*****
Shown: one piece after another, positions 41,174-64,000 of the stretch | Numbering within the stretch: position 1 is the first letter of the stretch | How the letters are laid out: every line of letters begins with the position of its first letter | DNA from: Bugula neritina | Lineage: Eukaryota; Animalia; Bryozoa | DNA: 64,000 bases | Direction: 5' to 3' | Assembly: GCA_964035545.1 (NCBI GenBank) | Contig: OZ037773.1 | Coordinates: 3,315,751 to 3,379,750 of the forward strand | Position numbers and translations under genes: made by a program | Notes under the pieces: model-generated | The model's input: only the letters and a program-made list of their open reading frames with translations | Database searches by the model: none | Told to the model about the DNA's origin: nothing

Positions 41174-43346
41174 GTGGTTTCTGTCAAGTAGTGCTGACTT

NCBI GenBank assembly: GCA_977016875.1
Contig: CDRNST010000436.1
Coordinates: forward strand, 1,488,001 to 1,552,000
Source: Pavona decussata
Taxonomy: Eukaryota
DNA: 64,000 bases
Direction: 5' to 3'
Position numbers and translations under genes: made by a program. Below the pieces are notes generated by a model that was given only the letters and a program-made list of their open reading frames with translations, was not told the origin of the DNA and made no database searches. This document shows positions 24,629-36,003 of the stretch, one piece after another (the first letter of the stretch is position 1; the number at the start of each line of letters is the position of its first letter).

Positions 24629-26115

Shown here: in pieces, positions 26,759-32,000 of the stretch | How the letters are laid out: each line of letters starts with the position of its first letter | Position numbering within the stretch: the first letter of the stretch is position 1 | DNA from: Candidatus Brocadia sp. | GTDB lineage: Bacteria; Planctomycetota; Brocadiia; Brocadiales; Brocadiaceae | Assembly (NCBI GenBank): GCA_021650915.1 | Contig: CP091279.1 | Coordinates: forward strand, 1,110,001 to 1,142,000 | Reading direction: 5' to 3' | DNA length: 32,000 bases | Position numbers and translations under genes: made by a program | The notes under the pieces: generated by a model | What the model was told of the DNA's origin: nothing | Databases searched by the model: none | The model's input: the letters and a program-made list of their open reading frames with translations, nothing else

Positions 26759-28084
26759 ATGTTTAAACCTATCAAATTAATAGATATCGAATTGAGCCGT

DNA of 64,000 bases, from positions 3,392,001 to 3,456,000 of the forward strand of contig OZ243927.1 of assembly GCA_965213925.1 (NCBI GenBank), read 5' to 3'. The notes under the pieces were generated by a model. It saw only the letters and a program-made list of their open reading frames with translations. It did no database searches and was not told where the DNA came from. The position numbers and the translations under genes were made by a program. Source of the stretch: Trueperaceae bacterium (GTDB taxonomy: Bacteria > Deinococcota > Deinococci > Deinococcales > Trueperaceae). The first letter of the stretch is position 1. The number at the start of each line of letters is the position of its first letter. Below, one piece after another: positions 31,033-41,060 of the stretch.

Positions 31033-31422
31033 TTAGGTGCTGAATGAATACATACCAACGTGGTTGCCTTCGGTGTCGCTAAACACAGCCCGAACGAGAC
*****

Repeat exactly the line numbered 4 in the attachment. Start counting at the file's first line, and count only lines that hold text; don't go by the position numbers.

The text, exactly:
NCBI GenBank assembly: GCA_977016875.1